By Joel Korn
After the recent protests in Baltimore, Maryland, there was discussion among commentators in newspapers and talk shows in the US on how we all have a responsibility in responding to the marginalized, disaffected population that took to the streets over several days in, at times, violent protest. President Obama commented on the troubling situation and promoted My Brother’s Keeper, an organization he hopes to grow with corporate support to recruit mentors to work with these predominantly inner-city, young African-American males, frequently out of school (or not attending regularly) nor participating in the formal economy.
I recently returned from Jamaica where my employer, the Inter-American Development Bank (IDB), is financing the third phase of the Citizen Security and Justice Program (CSJP); the program also receives important funding from the Governments of Jamaica, UK and Canada.
CSJP works primarily with at-risk youth and their families in 50 high violence communities throughout the island. Its focus is on people, not infrastructure. It seeks to give people the means to peacefully resolve conflict, to raise children without resorting to violence, to acquire the necessary skills (academic remediation, life skills, job readiness, vocational training) to participate in the formal economy and to promote alternative justice resolution.
During three visits over the past couple of months, I observed how Jamaicans can be extremely warm and welcoming, which explains why it is such a popular tourist destination (in addition, of course, to its warm weather and beautiful beaches). I also noticed how, at times, Jamaicans can be aggressive and hostile to one another, especially when the interactions involve residents of marginalized communities. It is puzzling how Jamaican workers in the country’s large and important tourist industry put up with so many demanding North American and British tourists yet they seem to have little tolerance and patience for their countrymen (and women). As a result, minor disagreements from the classroom or playground to crowded urban streets escalate into different forms of violence.
I experienced first-hand during my recent visits to Jamaica the indifference of certain segments of the private sector to the need to step up and take some responsibility for the country’s marginalized population.
The Citizen Security and Justice Program not only trains but also provides stipends for those who complete the vocational training for internships to test out their newly acquired work skills. I lobbied a large resort in Montego Bay over several weeks to simply discuss the possibility of receiving CSJP trained young people interested in working in the hospitality industry at no cost to the hotel. The hotel’s response was one of frustrating indifference. The resort declined to assign a staff member to hold a short meeting with the CSJP manager to simply find out about the program and possibilities for collaboration.
Over the years it has been challenging for CSJP to develop relationships with private sector employers to give trained youth work opportunities in the formal economy. There are, however, several examples of private Jamaican companies, including in the tourism sector, that have been highly supportive of the program’s activities. CSJP informed us that in the hospitality industry, one of the only major hotels to work with at risk youth through their corporate responsibility program is Sandals Montego Bay.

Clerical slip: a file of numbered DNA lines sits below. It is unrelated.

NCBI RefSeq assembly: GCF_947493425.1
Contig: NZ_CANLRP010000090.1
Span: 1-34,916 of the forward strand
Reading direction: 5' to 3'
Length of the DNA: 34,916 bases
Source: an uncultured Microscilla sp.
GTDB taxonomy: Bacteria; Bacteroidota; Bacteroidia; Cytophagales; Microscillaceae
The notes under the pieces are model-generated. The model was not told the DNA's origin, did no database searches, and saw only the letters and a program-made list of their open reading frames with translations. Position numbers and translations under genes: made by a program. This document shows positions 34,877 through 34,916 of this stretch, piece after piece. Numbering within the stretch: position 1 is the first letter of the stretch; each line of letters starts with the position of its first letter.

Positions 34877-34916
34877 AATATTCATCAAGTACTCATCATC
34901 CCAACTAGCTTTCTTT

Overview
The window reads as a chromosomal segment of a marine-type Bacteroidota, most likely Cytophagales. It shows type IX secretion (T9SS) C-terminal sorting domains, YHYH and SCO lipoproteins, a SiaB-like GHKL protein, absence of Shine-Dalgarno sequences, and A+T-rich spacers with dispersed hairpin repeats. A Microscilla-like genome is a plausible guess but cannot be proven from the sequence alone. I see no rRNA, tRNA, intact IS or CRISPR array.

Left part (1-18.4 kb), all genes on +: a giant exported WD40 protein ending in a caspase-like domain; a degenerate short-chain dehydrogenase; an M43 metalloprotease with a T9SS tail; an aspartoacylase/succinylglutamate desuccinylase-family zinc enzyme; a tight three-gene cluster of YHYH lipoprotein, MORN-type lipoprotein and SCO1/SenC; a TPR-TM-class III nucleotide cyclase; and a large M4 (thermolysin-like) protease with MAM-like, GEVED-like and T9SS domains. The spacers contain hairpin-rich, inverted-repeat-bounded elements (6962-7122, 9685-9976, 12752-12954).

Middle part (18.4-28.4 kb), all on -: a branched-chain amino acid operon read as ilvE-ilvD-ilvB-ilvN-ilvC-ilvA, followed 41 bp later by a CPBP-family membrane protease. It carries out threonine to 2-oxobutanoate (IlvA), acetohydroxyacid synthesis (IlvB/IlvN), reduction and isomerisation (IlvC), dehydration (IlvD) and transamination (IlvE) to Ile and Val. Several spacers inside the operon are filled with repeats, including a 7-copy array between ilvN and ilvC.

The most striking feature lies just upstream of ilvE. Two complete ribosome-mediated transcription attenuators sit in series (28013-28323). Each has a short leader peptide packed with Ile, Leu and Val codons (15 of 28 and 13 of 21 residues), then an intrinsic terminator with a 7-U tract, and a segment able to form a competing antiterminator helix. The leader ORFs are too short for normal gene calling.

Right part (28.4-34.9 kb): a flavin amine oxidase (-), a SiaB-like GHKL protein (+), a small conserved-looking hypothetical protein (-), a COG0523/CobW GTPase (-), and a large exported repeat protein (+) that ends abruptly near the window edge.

It is obvious that Jamaican as well as American businesses need to develop a greater sense of responsibility for responding to the marginalized populations of both countries. It cannot just be a problem of the government, NGOs or a multilateral development bank. These populations literally live in the backyards of where these businesses have made huge investments. If these communities explode, as we recently saw in Baltimore, there is an immediate negative affect on tourism, commercial activities and the profits of these businesses.
What can we do through IDB funded violence prevention programs working with at-risk populations to get greater private sector buy-in? From my position, it seems like a no brainer for the private sector company. But as I saw with this resort in Montego Bay over the past several weeks, there are many businesses that do not feel that the problem is theirs.
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Joel Korn is the principal operations specialist for the modernization of the state division at the IDB. He has worked in operational divisions, including social programs, water and sanitation and most recently institutional capacity of the state. Joel also served as the IDB’s deputy representative in Bogotá, Colombia for four years. Joel was born in New York City. and has a Bachelor of Arts degree in Political Science from the State University of New York at Albany and Masters Degrees in Business Administration from the Kellogg Graduate School of Management of Northwestern University and in Public Administration from the Kennedy School of Government at Harvard University.